Internet Shakespeare Editions

Author: William Shakespeare
Not Peer Reviewed

Titus Andronicus (Quarto 1, 1594)

of Titus Andronicus.
Nor we disturbde with prodegies on earth.
Titus. I giue him you the Noblest that suruiues,
125The eldest sonne of this distressed Queene.
Tamora. Stay Romaine brethren, gratious Conque-(rour,
Victorious Titus, rue the teares I shed,
A mothers teares in passion for her sonne:
And if thy sonnes were euer deare to thee,
130Oh thinke my sonne to be as deare to mee.
Sufficeth not that we are brought to Rome
To beautifie thy triumphs, and returne
Captiue to thee, and to thy Romaine yoake:
But must my sonnes be slaughtered in the streets,
135For valiant dooings in their Countries cause?
O if to fight for king and common-weale,
Were pietie in thine, it is in these:
Andronicus, staine not thy tombe with bloud.
Wilt thou draw neere the nature of the Gods?
140Draw neere them then in being mercifull,
Sweete mercie is Nobilities true badge,
Thrice Noble Titus, spare my first borne sonne.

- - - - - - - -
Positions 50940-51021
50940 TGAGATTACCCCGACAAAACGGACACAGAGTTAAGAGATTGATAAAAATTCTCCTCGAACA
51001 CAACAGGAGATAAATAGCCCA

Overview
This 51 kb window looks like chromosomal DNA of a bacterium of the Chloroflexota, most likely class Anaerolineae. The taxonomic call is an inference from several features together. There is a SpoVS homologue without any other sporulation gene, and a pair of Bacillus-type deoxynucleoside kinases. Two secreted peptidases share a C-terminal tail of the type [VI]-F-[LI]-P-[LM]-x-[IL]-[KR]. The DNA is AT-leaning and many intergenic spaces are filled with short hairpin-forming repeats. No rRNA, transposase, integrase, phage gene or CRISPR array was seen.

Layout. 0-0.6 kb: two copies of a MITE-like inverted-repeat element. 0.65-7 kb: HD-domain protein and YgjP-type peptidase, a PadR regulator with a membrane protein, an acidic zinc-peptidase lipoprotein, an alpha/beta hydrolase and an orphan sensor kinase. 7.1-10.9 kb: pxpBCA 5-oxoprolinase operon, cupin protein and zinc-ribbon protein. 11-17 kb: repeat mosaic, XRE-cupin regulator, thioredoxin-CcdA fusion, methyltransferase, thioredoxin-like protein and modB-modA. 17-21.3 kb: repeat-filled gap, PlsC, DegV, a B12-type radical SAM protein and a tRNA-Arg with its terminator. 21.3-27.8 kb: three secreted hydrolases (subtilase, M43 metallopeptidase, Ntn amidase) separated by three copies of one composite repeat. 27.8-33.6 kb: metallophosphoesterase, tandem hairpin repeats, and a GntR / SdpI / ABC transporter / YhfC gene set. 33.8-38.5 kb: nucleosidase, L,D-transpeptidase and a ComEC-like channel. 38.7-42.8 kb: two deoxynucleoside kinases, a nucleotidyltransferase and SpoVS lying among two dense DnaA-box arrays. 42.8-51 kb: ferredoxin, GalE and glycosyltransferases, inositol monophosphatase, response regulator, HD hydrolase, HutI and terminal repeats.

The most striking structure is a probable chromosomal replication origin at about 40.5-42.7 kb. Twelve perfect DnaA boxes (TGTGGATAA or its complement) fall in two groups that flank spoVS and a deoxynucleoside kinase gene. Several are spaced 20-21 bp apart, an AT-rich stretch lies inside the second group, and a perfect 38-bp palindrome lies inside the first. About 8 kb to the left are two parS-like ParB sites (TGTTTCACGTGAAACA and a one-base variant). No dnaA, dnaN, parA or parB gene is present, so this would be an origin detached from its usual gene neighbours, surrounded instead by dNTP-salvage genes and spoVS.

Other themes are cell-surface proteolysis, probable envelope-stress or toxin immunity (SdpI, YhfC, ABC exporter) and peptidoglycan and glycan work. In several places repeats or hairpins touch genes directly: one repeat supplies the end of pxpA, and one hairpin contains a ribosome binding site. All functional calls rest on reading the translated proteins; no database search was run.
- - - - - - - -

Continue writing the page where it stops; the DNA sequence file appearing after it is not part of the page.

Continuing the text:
Titus. Patient yourselfe Madam, and pardon me,
These are their brethren, whom your Gothes beheld
145Aliue and dead, and for their brethren slaine,
Religiously they aske a sacrifice:
To this your sonne is markt, and die he must,
T'appease their groning shadowes that are gone.
Lucius. Away with him, and make a fire straight,
150And with our swords vpon a pile of wood,
Lets hew his limbs till they be cleane consumde.
Exit Titus sonnes with Alarbus.
Tamora. O cruell irreligeous pietie.
Chiron. Was neuer Sythia halfe so barbarous.
155Demetrius. Oppose not Sythia to ambitious Rome,
Alarbus goes to rest and we suruiue,
To tremble vnder Titus threatning looke,
B Then